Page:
About 70 people walked side-by-side across the Westmorland Bridge, hoisting signs reading “RCMP off our Native land,” “We stand with Wet’suwet’en” and “This is not reconciliation,” on Jan. 15. The goal of the partial blockade was to slow traffic and raise awareness about the forceful removal of the Gidumt’en blockade on Wet’suwet’en First Nation in Northern British Columbia.
Fourth-year St. Thomas University student Kyanna Kingbird of Esgenoôpetitj First Nation was asked by an elder to organize the rally.
“The main reason [for the blockade] was a way of bringing awareness of what’s going on in the Wet’suwet’en Territory … because it’s turning into almost a norm for how you treat Indigenous people attempting to assert their sovereign rights over their own lands,” Kingbird said in an interview with The Aquinian.
“And it’s a shame it has to be like that, but also it’s important that everybody knows about it because it’s not just an Indigenous issue.”
Wet’suwet’en First Nation set up two camps, Unist’ot’en and Gidumt’en, along a forest service road to control access to their territory and prevent pipeline workers from getting through their checkpoints. Royal Canadian Mounted Police enforced a court injunction on Jan. 7 ordering people to stop preventing access to the road.
Fourteen people were arrested Jan. 8 at the Gidumt’en checkpoint on the forest road.
Jared Durelle, a Mi’kmaq-Acadian student in his second year at STU, attended the rally as a freelance journalist and supporter.
“There’s a bunch of political groups in this, there’s a bunch of industrial groups in this, there’s a bunch of people concerned about resources but at the basis of it, the solidarity movement wasn’t about protesting or trying to reacquire power,” Durelle said.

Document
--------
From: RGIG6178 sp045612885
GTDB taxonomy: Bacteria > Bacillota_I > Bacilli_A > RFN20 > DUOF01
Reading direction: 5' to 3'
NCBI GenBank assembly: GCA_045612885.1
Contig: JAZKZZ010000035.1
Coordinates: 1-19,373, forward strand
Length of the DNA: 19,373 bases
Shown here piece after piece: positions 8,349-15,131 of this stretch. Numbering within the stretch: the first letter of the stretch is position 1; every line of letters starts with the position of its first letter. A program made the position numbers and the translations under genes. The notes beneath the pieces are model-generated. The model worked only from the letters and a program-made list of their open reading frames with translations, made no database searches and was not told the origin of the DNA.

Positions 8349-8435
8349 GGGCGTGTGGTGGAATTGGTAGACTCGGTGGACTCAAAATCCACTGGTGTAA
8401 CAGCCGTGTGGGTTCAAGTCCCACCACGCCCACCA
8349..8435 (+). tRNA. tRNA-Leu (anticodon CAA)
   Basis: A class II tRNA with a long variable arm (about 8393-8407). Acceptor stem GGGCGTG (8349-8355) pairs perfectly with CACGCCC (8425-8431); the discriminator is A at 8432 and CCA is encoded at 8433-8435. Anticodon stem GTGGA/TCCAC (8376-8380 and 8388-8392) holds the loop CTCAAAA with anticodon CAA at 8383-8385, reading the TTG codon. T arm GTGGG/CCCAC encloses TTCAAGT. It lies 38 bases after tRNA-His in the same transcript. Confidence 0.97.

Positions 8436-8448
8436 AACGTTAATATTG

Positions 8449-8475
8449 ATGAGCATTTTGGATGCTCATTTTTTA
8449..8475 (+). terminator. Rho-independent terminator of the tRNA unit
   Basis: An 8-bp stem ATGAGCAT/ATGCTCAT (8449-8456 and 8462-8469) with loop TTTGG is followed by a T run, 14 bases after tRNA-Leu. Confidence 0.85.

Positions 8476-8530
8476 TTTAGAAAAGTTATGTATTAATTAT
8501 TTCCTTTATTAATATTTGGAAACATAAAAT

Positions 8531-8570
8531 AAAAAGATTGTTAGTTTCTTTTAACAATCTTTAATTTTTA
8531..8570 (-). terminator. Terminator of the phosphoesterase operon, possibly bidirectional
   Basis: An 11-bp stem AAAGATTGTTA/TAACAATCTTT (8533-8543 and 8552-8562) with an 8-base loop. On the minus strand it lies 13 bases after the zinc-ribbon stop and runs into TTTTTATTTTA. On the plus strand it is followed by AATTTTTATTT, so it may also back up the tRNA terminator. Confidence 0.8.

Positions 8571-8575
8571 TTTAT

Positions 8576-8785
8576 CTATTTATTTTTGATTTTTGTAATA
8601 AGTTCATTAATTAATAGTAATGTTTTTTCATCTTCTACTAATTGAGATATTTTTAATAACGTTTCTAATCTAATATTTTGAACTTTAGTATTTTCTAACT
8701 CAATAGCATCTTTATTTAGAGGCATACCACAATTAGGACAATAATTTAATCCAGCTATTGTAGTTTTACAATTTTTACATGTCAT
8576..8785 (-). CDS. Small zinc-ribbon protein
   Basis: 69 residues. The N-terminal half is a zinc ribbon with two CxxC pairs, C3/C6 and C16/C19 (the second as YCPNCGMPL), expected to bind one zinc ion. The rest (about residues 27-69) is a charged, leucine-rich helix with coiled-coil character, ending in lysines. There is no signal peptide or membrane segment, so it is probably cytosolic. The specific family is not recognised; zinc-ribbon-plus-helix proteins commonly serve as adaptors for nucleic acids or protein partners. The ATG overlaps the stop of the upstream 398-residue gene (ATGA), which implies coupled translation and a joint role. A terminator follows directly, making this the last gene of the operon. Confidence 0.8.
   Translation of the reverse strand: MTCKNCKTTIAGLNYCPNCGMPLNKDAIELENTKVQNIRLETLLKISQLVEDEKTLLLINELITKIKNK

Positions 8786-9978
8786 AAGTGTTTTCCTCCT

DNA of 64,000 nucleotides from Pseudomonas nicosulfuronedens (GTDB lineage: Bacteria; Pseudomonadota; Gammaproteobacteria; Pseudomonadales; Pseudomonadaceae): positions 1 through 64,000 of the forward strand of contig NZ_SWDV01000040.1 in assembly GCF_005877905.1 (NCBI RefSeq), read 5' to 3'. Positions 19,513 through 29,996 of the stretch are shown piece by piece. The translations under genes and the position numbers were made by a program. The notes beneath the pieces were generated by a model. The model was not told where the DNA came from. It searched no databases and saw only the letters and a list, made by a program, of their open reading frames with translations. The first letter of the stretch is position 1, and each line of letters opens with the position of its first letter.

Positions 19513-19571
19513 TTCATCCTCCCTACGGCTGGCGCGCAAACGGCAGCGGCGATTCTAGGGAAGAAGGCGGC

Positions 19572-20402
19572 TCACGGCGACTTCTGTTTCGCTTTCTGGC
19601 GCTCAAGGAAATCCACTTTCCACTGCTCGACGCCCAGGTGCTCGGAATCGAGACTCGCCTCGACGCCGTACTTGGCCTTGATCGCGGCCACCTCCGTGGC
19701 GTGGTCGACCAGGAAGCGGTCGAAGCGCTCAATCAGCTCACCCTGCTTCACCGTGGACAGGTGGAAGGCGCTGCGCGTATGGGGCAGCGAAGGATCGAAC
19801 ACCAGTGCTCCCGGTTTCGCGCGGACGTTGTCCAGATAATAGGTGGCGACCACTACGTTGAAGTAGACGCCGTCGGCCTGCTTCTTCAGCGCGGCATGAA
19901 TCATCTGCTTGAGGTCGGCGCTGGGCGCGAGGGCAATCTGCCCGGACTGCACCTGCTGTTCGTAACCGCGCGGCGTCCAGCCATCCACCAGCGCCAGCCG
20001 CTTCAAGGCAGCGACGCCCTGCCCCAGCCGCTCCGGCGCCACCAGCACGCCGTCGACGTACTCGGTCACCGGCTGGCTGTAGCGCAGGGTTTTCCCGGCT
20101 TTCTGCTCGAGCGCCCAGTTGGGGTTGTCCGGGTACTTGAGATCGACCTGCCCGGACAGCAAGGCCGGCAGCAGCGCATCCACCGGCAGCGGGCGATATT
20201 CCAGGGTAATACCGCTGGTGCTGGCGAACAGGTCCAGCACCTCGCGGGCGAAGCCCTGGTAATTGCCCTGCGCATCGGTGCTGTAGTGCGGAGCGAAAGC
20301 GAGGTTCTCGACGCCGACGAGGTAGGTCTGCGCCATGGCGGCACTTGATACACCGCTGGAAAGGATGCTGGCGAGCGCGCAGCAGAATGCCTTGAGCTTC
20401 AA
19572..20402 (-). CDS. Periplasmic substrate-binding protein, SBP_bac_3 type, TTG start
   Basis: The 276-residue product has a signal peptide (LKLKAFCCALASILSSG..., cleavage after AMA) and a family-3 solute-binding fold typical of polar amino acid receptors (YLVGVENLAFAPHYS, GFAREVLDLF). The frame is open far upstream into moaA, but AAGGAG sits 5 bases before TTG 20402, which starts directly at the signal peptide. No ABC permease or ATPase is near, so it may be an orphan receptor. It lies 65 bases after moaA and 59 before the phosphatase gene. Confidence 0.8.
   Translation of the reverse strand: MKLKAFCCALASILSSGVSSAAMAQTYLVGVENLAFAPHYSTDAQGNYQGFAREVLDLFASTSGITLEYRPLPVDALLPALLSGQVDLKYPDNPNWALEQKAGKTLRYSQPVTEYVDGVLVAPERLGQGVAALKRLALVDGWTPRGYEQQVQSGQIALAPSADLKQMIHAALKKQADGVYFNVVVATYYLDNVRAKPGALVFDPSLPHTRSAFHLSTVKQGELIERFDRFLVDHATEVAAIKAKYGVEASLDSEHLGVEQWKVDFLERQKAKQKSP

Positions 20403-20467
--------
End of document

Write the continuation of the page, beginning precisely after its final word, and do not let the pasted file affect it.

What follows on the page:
“It’s about respecting the Indigenous sovereignty and duty to protect the lands which is like, at its base, that’s a pretty cool thing to support.”
The proposed pipeline would transport natural gas from northeastern B.C. to the coast.
The company in charge of the pipeline project, TransCanada Corp., said it signed agreements within Wet’suwet’en Territory, but hereditary leaders said the agreements don’t pertain to traditional territories.
Kingbird said the blockade in Fredericton was a success.
“I wasn’t sure what to expect,” she said.
“For everyone that did show support, I am eternally grateful for it.”
Kingbird hopes a spark was ignited in the people who attended.
“It’s good to see people who want to step up and start to learn the power of their own individual being and how when you come forward with something that you care about, you’ll see how many other people care about it as well.”
With files from Elizabeth Polk